U.S. consumer spending slipped in August but falling gasoline prices elevated shoppers' moods by September and Midwest factory activity picked up as well, according to reports on Friday that suggested the economy was still motoring along.
Meanwhile, consumer prices outside food and energy edged up just 0.2 percent in August, although year-on-year price gains hit an 11-year high, offering a mixed reading on inflation.
U.S. Treasury debt prices fell on views the industrial sector was in better shape than earlier thought, while the dollar rose and stocks were down slightly.
Generally the picture painted by the Chicago manufacturing and University of Michigan consumer sentiment data is that the economy continues to expand - that's a negative for a bond market that is primed for the economy to slow abruptly, said Chris Rupkey, vice president and senior financial economist at Bank of Tokyo/Mitsubishi in New York.
The University of Michigan's closely watched consumer sentiment index rose to 85.4 in September, up from 82.0 in August and the highest since April.
Analysts tied the improvement to the demise of $3 per gallon gasoline that dogged Americans for much of the summer, as well as well-publicized trek toward record highs in key U.S. stock indices.
I am not surprised that the consumer confidence is a little bit better than expected because people are seeing pump prices of gasoline come down, said James Glassman, chief U.S. economist at JP Morgan Chase in New York. It doesn't tell you much about their spending power.
Indeed, on a day crammed with economic data, the U.S. Commerce Department said that real consumer spending in August fell for the first time since September 2005.
A key indicator of business conditions in the U.S. Midwest, the National Association of Purchasing Managers-Chicago index jumped unexpectedly to 62.1 in September from 57.1, beating out even the most optimistic forecasts. Economists, on net, had expected a small decline.
The Chicago PMI is very volatile, Glassman noted.
A reading above 50 on the index shows expansion in the Midwest economy, and one above 60 suggests much stronger growth than a number of other regional surveys recently.
Still, the purchasing managers' index from the neighboring Milwaukee, Wisconsin, area slumped to 56 points from 62 in August as new orders and production fell.
Common to both regions was a decline in the employment indices, suggesting companies are becoming less willing to hire new staff. Measures of prices paid were also down on the month - as expected, given the trend in energy prices.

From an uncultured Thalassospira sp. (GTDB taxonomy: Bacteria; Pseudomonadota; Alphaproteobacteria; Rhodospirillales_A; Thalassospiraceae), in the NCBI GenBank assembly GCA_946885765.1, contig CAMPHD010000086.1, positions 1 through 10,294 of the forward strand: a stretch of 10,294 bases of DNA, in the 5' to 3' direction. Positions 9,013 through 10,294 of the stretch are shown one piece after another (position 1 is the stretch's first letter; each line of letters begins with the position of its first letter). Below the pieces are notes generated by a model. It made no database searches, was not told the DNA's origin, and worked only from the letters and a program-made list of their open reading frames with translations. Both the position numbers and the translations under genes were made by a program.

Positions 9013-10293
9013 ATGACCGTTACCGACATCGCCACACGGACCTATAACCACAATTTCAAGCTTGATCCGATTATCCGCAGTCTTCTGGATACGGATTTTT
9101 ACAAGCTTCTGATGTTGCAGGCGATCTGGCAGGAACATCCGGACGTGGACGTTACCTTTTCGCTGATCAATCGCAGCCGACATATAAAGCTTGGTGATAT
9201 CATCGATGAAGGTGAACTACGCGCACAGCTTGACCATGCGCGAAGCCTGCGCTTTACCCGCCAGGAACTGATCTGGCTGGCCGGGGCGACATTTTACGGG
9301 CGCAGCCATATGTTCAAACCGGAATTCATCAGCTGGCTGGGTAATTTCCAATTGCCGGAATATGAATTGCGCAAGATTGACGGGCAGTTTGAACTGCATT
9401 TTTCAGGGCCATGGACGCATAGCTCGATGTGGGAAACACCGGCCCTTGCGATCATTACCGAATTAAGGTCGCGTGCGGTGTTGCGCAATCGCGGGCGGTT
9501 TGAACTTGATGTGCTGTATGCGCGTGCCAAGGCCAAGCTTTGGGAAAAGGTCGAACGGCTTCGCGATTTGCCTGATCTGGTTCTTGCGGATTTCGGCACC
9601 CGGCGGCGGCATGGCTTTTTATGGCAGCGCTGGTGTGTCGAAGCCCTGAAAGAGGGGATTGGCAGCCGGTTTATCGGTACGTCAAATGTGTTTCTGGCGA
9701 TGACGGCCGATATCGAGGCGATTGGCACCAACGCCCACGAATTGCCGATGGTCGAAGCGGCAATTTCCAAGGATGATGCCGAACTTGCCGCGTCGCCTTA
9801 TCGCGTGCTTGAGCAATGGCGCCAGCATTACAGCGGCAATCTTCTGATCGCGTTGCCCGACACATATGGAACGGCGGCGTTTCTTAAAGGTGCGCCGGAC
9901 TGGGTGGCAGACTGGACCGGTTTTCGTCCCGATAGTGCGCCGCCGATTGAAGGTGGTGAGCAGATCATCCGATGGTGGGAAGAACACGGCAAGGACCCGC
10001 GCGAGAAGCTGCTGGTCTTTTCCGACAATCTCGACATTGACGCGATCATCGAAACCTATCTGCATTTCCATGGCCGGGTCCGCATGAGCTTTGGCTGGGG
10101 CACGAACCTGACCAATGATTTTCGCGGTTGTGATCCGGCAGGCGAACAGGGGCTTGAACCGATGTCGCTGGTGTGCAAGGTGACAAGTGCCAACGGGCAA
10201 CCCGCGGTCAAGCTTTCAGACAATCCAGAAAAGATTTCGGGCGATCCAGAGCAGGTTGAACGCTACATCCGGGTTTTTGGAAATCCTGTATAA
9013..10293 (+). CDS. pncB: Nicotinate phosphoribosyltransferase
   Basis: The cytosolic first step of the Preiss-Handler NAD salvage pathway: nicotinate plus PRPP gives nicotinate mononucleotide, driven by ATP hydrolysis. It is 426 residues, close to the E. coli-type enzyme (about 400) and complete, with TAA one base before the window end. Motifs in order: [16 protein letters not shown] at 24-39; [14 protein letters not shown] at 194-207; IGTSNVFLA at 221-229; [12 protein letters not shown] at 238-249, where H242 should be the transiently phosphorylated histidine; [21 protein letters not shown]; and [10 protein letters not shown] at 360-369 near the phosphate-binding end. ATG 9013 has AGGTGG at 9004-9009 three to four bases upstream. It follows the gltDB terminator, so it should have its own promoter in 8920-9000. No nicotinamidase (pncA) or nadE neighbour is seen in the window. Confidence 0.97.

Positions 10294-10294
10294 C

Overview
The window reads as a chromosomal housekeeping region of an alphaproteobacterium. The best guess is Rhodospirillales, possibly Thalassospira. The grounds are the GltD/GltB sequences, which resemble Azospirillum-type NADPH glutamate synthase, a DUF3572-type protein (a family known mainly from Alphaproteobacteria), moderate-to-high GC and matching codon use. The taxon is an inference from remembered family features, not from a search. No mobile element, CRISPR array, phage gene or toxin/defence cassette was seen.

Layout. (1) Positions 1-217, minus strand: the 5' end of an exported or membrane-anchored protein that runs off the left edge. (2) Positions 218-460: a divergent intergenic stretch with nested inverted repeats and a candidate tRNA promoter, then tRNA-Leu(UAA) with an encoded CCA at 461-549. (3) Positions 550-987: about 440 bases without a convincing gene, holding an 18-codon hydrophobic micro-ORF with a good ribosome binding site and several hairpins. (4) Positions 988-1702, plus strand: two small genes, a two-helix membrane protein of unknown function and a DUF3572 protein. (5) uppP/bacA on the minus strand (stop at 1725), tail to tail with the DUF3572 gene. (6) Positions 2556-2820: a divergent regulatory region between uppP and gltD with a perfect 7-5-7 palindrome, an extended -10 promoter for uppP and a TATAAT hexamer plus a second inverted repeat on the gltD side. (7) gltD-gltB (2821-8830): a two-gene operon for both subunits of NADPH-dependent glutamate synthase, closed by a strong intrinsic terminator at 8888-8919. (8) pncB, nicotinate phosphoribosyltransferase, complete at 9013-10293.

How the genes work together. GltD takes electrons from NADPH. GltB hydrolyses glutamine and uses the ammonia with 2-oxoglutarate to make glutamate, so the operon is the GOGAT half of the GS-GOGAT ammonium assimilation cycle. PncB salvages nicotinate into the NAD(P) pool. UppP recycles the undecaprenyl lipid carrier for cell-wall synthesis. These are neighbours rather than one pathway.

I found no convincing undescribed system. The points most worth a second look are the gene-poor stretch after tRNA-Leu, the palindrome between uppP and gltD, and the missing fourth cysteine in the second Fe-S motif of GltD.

It leaves forecasters with something of a quandary over the Institute for Supply Management on Monday. Our inclination is to look for nothing more than a modest dip, said Ian Shepherdson, chief U.S. economist at High Frequency Economics in Valhalla, New York.
The ISM's national factory survey is seen as a key indicator for the health of the manufacturing sector that cuts through the noise of numerous regional reports. It is forecast to decline slightly.
INFLATION STILL A FACTOR
The Commerce Department said core U.S. consumer prices rose 0.2 percent in August, as expected. But the year-on-year rate of nonfood, nonenergy inflation rose to 2.5 percent, the highest since April 1995, and well above the 1 percent to 2 percent seen as a comfort zone by some Federal Reserve officials.
It reinforces the Fed's view that the risk is still tilted toward higher inflation, said Scott Brown, chief economist at Raymond James & Associates in St. Petersburg, Florida.
Short-term rate futures still suggest the Fed will hold interest rates steady through year-end as it balances uncertain growth prospects with higher-than-desired inflation.
Anecdotally, Americans sense that inflation is coming down, if slowly. The Michigan survey's forecast of five-year inflation fell to 3.0 percent in September from August's 3.2 percent.
It looks like the worst of the inflation news may be behind us, but there is always the prospect of surprises, William Poole, President of the Federal Reserve Bank of St. Louis, told reporters after delivering a speech in Murfreesboro, Tennessee.
Meanwhile, inflation-adjusted spending in August fell surprisingly by 0.1 percent, the first decline since a 0.3 percent drop in September 2005.
It seems that consumer spending is winding down, but will probably do a little better between now and the end of the year due to the drop in gasoline prices, said Mark Vitner, senior economist at Wachovia Securities in Charlotte, North Carolina.
Wage and salary income edged up 0.1 percent. The personal saving rate improved to a negative 0.5 percent, but it was nevertheless the 17th consecutive negative reading in that category.
(Additional reporting by Mark Felsenthal in Washington and Burton Frierson and Zubin Jelveh in New York)